Symposium F.EL07—Coulomb Interactions in Functional Organic Materials and Devices—A Curse or a Blessing?
Electronic or excitonic transfer processes are the basic steps in the operation of any electronic or optoelectronic device. In organic molecular materials, they are associated to the strong Coulomb interaction, which is enhanced by the low dielectric constants and recent research is focusing on strong electrostatic effects in different contexts. Examples include their use as a design tool for band structure engineering, organic semiconductor doping or studies of excitonic properties in OLEDs. On the other hand, the Coulomb interaction determines the driving force for charge separation in excitonic solar cells and can affect energy storage in supercapacitors and is thus critical to the efficiency of such devices. All these functionalities are enabled by the underlying materials whose development strategies need to consider this interaction at a microscopic level.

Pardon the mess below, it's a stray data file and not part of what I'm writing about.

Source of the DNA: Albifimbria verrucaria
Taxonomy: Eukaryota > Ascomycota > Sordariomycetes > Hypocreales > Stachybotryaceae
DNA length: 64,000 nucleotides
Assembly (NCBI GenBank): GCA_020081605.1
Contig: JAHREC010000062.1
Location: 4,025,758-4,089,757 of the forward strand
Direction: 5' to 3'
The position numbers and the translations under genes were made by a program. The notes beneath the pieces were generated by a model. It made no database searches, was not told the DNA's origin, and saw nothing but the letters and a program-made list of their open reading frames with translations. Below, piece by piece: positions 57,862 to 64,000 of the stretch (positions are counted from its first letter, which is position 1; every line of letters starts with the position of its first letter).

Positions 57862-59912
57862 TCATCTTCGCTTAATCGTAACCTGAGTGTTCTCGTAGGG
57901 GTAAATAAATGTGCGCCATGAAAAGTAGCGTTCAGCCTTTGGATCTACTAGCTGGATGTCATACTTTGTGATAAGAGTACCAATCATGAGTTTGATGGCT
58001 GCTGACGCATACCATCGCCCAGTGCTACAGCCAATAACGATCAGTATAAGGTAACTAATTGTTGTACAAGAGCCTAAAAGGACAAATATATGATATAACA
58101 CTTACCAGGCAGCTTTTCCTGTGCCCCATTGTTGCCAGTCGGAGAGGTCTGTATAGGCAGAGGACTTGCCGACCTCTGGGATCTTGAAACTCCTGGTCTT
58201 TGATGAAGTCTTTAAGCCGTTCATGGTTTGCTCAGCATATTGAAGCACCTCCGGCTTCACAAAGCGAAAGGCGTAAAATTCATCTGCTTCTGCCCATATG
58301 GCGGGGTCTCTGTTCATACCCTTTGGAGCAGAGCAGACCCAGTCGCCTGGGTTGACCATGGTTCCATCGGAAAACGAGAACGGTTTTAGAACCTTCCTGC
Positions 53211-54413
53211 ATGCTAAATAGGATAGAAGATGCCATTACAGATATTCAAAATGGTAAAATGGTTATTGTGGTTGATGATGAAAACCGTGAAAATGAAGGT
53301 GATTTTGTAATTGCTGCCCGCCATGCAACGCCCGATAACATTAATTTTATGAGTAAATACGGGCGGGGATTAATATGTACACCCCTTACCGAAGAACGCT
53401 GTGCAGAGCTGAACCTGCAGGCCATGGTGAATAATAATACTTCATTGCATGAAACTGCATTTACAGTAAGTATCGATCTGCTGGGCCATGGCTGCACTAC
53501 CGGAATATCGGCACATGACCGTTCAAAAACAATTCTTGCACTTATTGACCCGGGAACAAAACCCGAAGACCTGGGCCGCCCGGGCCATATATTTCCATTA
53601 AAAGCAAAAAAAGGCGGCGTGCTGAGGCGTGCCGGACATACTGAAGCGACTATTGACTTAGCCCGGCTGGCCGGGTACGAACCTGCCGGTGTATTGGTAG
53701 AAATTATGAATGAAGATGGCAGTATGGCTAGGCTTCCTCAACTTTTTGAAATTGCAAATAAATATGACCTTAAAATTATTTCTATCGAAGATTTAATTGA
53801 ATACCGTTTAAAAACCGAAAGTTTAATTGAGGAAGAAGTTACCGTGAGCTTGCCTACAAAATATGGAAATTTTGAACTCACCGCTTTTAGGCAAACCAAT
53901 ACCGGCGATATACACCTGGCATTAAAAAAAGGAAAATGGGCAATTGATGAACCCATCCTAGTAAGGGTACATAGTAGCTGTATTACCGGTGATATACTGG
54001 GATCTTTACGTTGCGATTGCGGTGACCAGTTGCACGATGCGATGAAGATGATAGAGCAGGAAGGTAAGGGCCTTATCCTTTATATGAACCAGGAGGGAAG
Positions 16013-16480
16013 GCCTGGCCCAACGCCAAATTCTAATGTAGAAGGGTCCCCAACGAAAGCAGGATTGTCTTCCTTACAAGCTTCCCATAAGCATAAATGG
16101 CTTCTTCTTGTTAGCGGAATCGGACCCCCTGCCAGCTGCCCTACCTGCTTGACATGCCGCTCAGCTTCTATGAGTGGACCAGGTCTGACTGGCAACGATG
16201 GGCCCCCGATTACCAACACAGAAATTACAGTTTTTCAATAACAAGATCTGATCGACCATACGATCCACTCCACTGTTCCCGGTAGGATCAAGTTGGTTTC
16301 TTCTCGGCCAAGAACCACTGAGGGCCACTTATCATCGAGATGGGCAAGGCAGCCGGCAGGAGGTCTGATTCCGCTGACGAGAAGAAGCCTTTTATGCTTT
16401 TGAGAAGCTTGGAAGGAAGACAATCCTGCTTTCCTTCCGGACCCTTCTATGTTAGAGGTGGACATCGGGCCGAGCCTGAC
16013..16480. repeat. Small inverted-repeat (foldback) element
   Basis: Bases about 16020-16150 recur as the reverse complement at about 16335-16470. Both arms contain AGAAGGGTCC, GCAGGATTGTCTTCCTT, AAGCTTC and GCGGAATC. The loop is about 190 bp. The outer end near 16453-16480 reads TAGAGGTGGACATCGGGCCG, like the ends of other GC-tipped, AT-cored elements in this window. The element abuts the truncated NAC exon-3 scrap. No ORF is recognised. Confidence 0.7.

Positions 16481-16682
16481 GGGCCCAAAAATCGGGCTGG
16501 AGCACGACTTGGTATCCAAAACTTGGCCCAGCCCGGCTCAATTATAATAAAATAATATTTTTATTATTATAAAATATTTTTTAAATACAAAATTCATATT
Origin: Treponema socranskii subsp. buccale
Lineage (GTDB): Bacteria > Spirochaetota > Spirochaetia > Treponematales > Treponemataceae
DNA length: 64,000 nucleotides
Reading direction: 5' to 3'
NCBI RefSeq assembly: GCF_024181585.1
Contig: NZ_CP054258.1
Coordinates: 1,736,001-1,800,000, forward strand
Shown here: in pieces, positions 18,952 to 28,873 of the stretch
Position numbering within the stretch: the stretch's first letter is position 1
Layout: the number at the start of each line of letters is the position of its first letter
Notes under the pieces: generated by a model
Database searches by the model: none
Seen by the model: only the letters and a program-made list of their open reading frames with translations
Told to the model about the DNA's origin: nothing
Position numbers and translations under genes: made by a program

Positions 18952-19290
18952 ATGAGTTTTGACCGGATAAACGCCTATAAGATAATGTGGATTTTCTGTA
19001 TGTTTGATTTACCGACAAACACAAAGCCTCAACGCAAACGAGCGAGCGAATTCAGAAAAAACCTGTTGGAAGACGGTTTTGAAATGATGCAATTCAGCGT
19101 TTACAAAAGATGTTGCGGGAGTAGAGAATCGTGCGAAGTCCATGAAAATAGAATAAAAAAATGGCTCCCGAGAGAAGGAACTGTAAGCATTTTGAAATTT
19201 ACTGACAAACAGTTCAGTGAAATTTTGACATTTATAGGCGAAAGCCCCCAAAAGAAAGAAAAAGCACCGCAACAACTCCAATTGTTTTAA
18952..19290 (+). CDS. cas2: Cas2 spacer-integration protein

This symposium aims at bringing together researchers from different communities that are concerned with strong electrostatic effects in organic molecular materials. This includes topics from doping organic semiconductors for electrical properties in films or at interfaces, optical properties and excitons for solar cells and photodetectors to materials development and materials modelling.